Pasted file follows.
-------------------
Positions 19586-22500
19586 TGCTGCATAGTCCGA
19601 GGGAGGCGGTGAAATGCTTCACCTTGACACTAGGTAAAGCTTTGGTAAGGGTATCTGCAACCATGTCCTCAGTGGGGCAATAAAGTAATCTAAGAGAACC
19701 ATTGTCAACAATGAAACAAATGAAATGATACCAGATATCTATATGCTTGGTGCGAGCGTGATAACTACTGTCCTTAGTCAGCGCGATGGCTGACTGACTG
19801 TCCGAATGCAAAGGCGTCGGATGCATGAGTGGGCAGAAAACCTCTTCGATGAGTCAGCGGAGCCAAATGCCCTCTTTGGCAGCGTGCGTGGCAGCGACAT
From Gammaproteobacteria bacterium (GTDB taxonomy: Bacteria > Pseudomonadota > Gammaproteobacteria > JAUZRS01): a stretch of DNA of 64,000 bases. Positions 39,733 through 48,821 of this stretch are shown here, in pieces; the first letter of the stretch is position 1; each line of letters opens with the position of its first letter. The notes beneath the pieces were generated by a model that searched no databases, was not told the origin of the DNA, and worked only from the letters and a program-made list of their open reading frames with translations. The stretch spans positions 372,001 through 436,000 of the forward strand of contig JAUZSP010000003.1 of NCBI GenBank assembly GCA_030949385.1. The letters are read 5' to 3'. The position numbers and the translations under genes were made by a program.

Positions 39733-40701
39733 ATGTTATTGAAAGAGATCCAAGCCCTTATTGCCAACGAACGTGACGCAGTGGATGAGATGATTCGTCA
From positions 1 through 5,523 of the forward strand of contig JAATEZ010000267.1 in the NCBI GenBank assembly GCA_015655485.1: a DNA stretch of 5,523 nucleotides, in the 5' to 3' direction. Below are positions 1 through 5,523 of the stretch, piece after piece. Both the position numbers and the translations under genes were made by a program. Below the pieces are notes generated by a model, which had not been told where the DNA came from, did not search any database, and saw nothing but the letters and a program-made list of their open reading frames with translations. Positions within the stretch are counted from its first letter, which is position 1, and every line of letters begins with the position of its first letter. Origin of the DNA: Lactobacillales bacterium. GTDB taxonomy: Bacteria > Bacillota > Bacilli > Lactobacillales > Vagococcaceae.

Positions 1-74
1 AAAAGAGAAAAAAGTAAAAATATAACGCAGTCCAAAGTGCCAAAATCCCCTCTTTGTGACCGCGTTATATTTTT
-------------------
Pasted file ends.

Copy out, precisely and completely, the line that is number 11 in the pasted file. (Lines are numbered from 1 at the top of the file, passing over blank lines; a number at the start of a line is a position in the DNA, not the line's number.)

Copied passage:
1 AAAAGAGAAAAAAGTAAAAATATAACGCAGTCCAAAGTGCCAAAATCCCCTCTTTGTGACCGCGTTATATTTTT